International meeting chips away at religious persecution
Persecution and discrimination based on religious beliefs are still widespread across the globe. But they are increasingly being addressed in international and regional covenants, in third-world constitutions guaranteeing freedom of religious choice , and in highly orchestrated political statements condemning prejudice based on beliefs.
However, in some places, these are merely rights on paper or in oratory and not really put into practice.
Advocates of religious freedom say greater commitment to human rights on the part of churches, stronger affirmation of the ''rule of law'' by governments, and more specific enforcement mechanisms to encourage the honoring of religious choice are needed.
This was the message of leaders of the second World Congress on Religious Liberty, which met here this week (Sept. 3 to 6).
Sponsored by the International Religious Liberty Association and other groups pushing for freedom of religion and separation of church and state, the congress drew several dozen religious and political leaders from 42 nations, representing every continent.
Speakers - among them Protestant, Roman Catholic, Jewish, Muslim, and Hindu - stressed that freedom of religion is a fundamental human right that is basic for lasting world peace.
Roland Hegstad, editor of the United States-based Liberty magazine, pointed out that ''religious liberty'' is ''not simply respecting another person's religion but respecting the right to practice, or not to practice, religion which we may agree or disagree with.''
Bishop Jan Schotte, vice-president of the Pontifical Commission on Justice and Peace - representing Pope John Paul II - cautioned that there exists ''a great difference between the formulation of human rights and their judicial sanctions on the one hand . . . and on the other their practical application, as manifested in rules and regulations imposed by state authorities, in bureaucratic controls invented to curtail the liberties of believers.''
Kurt Herndl, assistant secretary-general for human rights of the United Nations, reported that his committee has been besieged with petitions from those alleging violations of religious rights.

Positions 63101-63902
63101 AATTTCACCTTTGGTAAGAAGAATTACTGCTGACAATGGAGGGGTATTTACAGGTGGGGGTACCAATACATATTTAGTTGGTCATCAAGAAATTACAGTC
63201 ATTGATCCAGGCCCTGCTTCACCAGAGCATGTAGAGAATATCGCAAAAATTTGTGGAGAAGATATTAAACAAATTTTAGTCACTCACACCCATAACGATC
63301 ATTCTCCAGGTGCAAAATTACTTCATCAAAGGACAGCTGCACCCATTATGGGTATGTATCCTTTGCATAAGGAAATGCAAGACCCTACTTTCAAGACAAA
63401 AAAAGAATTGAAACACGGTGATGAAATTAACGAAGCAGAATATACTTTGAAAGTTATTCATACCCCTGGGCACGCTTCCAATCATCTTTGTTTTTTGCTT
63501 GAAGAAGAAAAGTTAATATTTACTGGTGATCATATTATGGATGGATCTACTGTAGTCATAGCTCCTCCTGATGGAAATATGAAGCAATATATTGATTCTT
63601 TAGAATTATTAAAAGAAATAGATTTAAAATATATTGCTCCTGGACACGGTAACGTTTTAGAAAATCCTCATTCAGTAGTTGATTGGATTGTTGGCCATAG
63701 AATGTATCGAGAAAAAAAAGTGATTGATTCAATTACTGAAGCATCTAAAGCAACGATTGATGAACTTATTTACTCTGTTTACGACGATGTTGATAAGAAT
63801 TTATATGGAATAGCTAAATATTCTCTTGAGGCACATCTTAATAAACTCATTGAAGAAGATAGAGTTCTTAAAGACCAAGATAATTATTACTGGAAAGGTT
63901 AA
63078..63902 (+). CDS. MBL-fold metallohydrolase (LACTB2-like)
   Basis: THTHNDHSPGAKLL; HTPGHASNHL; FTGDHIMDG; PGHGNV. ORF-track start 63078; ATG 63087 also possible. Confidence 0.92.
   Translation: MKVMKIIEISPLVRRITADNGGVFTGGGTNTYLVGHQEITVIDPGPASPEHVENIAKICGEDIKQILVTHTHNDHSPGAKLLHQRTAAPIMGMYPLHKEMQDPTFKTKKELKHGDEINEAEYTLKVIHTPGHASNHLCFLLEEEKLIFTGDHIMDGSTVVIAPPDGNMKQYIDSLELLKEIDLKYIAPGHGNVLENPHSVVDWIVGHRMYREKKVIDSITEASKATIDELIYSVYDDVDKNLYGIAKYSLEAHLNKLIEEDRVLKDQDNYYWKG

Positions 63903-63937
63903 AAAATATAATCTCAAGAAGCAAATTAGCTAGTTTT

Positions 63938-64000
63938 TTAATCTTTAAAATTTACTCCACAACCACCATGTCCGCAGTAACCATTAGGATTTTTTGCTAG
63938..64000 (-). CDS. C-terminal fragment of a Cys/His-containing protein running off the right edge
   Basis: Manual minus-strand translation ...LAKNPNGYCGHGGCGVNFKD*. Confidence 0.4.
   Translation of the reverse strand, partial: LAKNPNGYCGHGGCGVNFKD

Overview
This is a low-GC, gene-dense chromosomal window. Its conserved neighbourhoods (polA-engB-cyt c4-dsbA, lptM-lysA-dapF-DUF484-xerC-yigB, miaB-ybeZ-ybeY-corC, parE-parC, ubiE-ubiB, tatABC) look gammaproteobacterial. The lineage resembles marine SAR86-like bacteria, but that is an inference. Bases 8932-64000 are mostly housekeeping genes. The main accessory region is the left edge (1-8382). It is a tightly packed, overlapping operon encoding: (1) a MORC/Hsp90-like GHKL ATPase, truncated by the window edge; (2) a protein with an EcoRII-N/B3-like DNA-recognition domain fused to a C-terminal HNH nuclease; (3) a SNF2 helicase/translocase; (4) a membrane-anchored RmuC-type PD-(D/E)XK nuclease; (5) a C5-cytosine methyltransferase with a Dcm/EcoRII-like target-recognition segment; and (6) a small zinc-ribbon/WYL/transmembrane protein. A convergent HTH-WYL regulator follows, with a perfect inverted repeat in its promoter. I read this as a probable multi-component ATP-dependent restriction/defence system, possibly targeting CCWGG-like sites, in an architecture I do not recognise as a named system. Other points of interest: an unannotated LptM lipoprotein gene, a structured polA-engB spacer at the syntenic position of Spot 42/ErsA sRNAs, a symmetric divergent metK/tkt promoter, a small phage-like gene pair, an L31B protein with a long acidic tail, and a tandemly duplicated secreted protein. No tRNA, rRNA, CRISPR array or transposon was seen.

Seventy-seven nations are now party to the International Covenant on Civil and Political Rights which speaks to guarantees of ''freedom of thought, conscience, and religion.''
Although it lacks the strength of legal enforcement tools, Dr. Herndl's committee brings violations to the public forum. It recently brought to the surface a case involving the right of parents to provide a moral and religious education for their children in harmony with their own convictions.
In further efforts to foster religious liberty, the United Nations is sponsoring studies to gather more data on religious prejudice against minorities and to identify ''root causes'' of intolerance relating to religion or beliefs. The UN Secretary-General is also organizing a seminar for December to discuss educational programs to foster religious tolerance.
Major church conclaves, including the World Council of Churches' assembly, the Baptist World Congress, and the Second Vatican Council, have identified religious freedom as a fundamental human right. And human rights treaties - such as the International Covenant on Civil and Political Rights, the American Declaration and Convention on Human Rights, and the European Convention for the Protection of Human Rights and Fundamental Freedoms - make specific references to religious liberty.
However, Lynn Robert Buzzard, executive director of the Christian Legal Society - whose major interest is in the nexus between religion and law - says political pressures from the Soviet bloc and Muslim world have made these religous-liberty declarations a ''dead letter'' in many nations.
Lack of effective enforcement of such documents, including few provisions for individual petitions, weakens their value, Mr. Buzzard insists. He points out that ''in the case of the European convention's human rights commission, only 18 cases have been brought by states, whereas about 10,000 complaints have been brought by individuals.''
Members of this World Congress on Religious Liberty sharply criticized religious persecutions and confrontations involving freedom of beliefs in the Soviet Union, Iran, Ireland, and parts of Africa. The United States came under sharp verbal attack for what civil-liberties lawyer Jeremiah Guttman called a ''politically motivated'' trend to mix religion and politics.
Mr. Guttman singled out current efforts in the US courts to outlaw or restrict ''legally unpopular religious organizations like the Unification Church and the Hare Krishnas.''
Others here criticized the injection of ''religious'' issues, including school prayer, abortion, and public aid to parochial schools, into the current presidential campaign in the United States.
Some delegates called for a more active role of churches around the world in human rights and peace efforts.
Fernando Volio, former prime minister of Costa Rica and constitutional law professor, stressed that religious rights can flourish only in a broader atmosphere of political freedom.
''Freedom is the very oxygen of religious life,'' Dr. Volio said.